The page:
Danish Property over-taxation keeps Youth from Buying Property

In a new report, the National Audit Office of Denmark criticizes the Danish tax agency for over-taxation of properties. According to the audit office, three out of four properties have been wrongly evaluated. The overtaxation on top on already-high taxes risks keeping young people from buying property and starting families.

A new report has shocked Denmark. According to it, 41% of all properties in Denmark have been overtaxed. Incidences like those make it very difficult to trust a tax agency, especially since Danes already suffer from one of the world’s highest tax burdens (49% of GDP is used on governmental spending). For property taxes alone, an average homeowner in some of the wealthier municipalities pays about DKK 45,000 (6,000 EUR) a year.

This is, simply put, a scandal. And while it hits property owners the hardest, high property taxes also lead to both higher rent rates and prevents young people from buying property. This is a problem on a multitude of levels. First of all, there is the risk that the public stipend of around 5,000 DKK (670 EUR) monthly to Danish students, which is already among the highest in the world, is too low to help pay rent, pushing taxes even higher to raise the stipend. Secondly, for most people, buying your own property and starting a family go hand in hand.

Unfunded liabilities in the social security system (especially in healthcare and the pension system) are indicators for a potential collapse of tax- or contribution-funded pay-as-you-go systems. Our generation is aware of the lack of inter-generational justice in Denmark and tries to build up private savings for our retirement. Raising the price of acquiring and owning property, which also serves as a private way of saving, in no way helps solving the problem of an uncertain future of the public pension system.

We Danes already have very low trust in our taxing agency after many previous scandals and this might be the drop that makes the bucket overflow. There is a huge need for both a simplification of the taxes and for cutting taxes in general. One of the most important things would also be to lessen the rights of the tax agency that, for example, last year gained the right to walk into people’s private property without a warrant if they suspect fraud.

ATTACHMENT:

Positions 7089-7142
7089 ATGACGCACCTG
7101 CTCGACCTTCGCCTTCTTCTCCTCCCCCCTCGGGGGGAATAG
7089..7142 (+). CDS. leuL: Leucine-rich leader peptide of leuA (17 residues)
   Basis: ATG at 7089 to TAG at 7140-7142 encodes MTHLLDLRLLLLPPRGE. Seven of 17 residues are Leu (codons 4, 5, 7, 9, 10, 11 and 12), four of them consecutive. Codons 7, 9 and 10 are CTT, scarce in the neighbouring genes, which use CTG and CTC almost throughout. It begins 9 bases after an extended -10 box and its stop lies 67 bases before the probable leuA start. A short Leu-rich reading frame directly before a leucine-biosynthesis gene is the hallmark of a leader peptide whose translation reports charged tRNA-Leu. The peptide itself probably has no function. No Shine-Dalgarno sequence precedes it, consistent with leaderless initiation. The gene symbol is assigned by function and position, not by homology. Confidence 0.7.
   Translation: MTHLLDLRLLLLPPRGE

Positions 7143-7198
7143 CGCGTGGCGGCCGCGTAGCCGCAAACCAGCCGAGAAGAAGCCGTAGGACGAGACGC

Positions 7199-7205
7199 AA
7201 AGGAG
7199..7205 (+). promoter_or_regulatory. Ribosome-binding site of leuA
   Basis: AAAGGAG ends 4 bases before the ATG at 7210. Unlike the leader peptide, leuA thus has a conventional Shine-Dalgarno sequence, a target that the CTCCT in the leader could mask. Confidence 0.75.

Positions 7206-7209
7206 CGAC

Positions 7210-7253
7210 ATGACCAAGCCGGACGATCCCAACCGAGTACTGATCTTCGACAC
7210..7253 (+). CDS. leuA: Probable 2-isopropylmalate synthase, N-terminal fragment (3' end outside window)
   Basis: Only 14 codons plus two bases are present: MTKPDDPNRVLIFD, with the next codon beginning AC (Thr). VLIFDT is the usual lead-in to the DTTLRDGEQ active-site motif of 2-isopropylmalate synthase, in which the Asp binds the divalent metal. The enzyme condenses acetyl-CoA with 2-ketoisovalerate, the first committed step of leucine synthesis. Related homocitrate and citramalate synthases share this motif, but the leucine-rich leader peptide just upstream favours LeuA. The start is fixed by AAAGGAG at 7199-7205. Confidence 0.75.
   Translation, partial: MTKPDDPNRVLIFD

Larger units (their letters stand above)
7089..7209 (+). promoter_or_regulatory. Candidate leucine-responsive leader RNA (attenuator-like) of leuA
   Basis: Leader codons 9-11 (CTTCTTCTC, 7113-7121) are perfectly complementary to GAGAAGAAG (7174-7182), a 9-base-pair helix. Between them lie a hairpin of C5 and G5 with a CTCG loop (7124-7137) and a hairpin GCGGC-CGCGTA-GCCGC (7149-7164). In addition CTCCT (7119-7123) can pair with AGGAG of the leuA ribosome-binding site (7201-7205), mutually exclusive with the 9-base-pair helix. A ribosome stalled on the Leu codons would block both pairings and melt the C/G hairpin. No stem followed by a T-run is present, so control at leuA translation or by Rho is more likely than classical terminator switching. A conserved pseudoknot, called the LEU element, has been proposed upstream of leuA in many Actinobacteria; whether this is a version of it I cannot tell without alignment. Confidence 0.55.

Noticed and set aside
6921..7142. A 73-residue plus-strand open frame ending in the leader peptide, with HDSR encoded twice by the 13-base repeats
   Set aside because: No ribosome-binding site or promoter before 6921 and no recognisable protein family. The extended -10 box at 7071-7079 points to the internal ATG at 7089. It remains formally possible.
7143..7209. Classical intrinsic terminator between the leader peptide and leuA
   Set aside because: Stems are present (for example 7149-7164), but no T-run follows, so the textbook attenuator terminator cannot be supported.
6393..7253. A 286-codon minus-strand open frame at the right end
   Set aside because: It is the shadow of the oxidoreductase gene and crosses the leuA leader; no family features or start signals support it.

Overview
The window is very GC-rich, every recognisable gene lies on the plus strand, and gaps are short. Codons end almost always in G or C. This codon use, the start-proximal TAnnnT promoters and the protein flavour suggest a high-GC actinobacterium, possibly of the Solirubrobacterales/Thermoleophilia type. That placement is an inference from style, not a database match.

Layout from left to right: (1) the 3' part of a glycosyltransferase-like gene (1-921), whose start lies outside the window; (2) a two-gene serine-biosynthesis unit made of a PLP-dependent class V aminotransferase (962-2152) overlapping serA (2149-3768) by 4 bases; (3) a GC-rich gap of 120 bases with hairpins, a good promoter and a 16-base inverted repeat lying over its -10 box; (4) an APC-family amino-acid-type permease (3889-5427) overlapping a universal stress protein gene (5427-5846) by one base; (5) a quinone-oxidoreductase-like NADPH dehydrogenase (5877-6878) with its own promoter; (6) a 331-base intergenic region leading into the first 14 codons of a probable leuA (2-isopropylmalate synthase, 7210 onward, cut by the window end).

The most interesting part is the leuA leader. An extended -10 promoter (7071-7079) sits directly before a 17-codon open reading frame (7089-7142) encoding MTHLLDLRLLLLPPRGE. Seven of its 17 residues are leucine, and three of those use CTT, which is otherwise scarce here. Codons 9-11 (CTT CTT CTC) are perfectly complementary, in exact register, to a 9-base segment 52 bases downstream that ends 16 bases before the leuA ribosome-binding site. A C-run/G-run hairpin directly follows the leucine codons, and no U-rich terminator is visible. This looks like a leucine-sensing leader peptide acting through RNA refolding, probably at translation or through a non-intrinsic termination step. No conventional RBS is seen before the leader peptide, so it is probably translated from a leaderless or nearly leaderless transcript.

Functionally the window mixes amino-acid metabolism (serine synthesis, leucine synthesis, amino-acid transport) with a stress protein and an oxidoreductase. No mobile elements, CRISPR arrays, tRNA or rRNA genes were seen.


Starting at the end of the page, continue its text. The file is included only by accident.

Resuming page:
Being taxed for owning property is already economically and morally questionable. Being overtaxed due to government-caused over-evaluation of properties is definitely a violation of the principles of the rule of law and illustrates how tax authorities act as if they were above the law.

This is why my generation demands that overtaxation of property ends. This would lower rents and to help us achieve the dream of homeownership.

If you’d like to speak with or book Rasmus or any of our other Advocates, please contact Young Voices now.

How Lehman Brothers’ Crash Five Years Ago Made Me Appreciate Markets

Five years ago this coming Sunday, Lehman Brothers failed and with it the Great Recession accelerated. For me it had been the start of something wonderful! I have discovered my passion for ideas. In 2007/2008 I did not understand what was happening. I could not find any convincing arguments as to how the crisis happened. Blaming greed or capitalism in itself seemed too simplistic to me.

Thus, I started researching financial deregulation, Fannie Mae and Freddie Mac, fair-housing policies, mortgage-backed securities, and the role of central banks. Eventually, I stumbled across the business cycles theory of the economists Ludwig von Mises and Friedrich von Hayek. Their body of work made sense to me and gave me a whole new perspective. I have not stopped studying markets and governments since.

According to Mises and Hayek, when central banks artificially lower interest rates it leads to increased liquidity in the banking system, which is meant to increase the availability of loans. With lower interest rates more investments become realizable. Projects get started, workers get hired, consumption and taxes are rising. The economy is doing well, so what is the problem?